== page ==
The Twelve Days of Box Office
By David Mumpower
December 27, 2011
All the little (and not so little) girls and boys in North America open their presents on Christmas Eve or Christmas Day, but the movie industry celebrates on December 26th. Historically, this is one of the most lucrative box office dates on the calendar. 2011 proved to be no exception as 80% of the top ten experienced a box office increase from 2010. And those same eight films in the top all had their largest single day gross of the Friday-Sunday period.
Mission: Impossible – Ghost Protocol finished in first place for the sixth consecutive day. Its $16.7 million performance on Monday is impressive in and of itself. Still, I want to put the number in perspective. On Saturday, ostensibly the best box office day each week, MI4 earned $6.2 million. This circles back to our previous comments regarding the Twelve Days of Box Office. Independent of the day of the week Christmas Eve falls upon, the behavior remains the same. North Americans treat this as a travel/celebration day with the net result being the box office deflation of all titles in release. On Christmas Day, box office rises to larger than ordinary levels. December 26th is regularly the peak box office of the December 20th-January 2nd period.
In the specific instance of Mission: Impossible – Ghost Protocol, the action flick has demonstrated predictable behavior thus far. Upon its expansion last week, it set a level of $8.9 million for its daily revenue. On Thursday, there was a dip to $6.4 million before resurging to $9.7 million last Friday. Then, it fell to $6.2 million on the negative box office day of Christmas Eve before attaining $13.6 million on Sunday. That was the title’s best day of revenue thus far, but yesterday’s $16.7 million usurped that title by 23%. The end result is that MI4 has gone from $17.1 million at the end of its IMAX-exclusive run last Tuesday to $78.6 million. With regards to the rest of the week, it should fluctuate with similar daily numbers to those from last Friday. The same is true of the other major titles in release.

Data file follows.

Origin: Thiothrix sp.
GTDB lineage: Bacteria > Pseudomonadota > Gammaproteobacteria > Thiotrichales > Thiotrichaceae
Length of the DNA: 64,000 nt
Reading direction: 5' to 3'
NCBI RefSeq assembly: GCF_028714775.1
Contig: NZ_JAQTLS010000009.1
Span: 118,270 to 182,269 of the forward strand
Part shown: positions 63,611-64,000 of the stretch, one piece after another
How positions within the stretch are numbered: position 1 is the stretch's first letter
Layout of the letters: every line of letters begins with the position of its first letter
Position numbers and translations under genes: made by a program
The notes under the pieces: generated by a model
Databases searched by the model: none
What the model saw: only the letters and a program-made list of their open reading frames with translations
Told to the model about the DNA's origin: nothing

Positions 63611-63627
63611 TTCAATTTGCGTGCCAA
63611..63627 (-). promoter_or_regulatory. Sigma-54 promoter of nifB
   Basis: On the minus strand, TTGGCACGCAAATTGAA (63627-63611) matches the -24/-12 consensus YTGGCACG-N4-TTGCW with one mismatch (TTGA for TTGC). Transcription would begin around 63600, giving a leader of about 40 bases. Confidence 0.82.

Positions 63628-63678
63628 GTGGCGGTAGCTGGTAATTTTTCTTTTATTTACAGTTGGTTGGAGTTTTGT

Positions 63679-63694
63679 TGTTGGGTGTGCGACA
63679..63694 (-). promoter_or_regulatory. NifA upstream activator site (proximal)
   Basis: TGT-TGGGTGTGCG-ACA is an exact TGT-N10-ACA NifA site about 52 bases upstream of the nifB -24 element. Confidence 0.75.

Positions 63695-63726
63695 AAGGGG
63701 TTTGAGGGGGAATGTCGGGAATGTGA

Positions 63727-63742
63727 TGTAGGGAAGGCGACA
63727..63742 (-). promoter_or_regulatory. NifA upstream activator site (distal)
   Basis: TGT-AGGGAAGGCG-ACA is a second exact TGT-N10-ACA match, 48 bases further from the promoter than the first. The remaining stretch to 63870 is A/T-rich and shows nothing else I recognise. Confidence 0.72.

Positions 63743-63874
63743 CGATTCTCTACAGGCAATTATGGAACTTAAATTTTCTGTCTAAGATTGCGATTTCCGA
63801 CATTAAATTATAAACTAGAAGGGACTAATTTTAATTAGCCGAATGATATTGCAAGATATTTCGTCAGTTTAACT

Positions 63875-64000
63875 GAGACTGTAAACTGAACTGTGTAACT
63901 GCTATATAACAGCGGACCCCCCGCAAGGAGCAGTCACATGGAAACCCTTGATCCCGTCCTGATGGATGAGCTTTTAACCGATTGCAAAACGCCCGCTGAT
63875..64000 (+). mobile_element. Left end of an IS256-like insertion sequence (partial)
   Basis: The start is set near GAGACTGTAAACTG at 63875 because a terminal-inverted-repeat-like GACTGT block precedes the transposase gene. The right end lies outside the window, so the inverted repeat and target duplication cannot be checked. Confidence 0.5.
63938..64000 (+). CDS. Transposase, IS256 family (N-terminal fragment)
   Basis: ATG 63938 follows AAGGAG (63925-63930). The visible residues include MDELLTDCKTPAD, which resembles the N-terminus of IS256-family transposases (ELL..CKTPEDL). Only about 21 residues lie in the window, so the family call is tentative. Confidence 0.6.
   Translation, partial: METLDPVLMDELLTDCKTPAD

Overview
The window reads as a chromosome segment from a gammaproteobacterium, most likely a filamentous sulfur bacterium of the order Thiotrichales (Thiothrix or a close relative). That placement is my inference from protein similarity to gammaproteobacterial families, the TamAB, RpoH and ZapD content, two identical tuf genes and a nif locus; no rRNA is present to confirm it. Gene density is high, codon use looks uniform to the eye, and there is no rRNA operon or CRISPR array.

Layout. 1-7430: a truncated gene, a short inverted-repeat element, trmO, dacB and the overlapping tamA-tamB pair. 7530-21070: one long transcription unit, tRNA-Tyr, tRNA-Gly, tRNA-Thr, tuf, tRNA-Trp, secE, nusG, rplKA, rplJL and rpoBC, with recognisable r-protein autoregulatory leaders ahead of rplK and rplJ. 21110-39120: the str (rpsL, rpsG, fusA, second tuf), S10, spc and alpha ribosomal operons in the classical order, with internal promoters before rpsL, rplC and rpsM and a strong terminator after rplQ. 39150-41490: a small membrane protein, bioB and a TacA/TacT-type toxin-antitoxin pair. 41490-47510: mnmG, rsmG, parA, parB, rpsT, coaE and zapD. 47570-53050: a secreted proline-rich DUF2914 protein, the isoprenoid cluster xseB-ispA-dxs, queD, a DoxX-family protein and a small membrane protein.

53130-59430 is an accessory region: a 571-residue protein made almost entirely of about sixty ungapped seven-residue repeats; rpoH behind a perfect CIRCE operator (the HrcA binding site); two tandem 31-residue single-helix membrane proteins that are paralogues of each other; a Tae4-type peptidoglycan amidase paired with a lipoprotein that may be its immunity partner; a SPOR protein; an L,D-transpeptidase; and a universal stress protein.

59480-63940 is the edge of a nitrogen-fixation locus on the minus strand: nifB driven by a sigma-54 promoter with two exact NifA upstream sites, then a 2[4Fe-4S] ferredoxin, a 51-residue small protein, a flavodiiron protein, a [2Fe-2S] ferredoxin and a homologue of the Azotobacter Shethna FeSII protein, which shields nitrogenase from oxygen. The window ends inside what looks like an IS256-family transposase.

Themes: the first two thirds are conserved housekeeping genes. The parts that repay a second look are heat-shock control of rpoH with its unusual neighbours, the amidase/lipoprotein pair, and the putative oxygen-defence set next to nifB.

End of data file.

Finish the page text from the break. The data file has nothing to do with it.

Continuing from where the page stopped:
Sherlock Holmes: A Game of Shadows earned $10.8 million. This performance is its best since Saturday, December 17th, its second day in theaters. Even more impressively, it is more than last Friday and Saturday’s combined revenue of $10.6 million ($6.75 million on Friday and $3.89 million on Saturday). Sherlock Holmes increased 11.7% from Sunday to Monday, remarkably one of the smallest gains in the top 10 for the day (remember that growth is harder for titles with larger revenue).
One of the two titles in the top ten to drop from Sunday to Monday was War Horse. It fell from $7.5 million on Sunday to $7.0 million on Monday. Note that it had an excuse as we discussed last week. Almost every title released during the Twelve Days of Box Office falls on its second day in release. I would not have been shocked if War Horse had avoided this fate since December 26th is such a popular box office day, but this moderate decline is the expected outcome. With $14.5 million in the bank after two days, War Horse is doing quite well but its final box office fate is yet to be determined.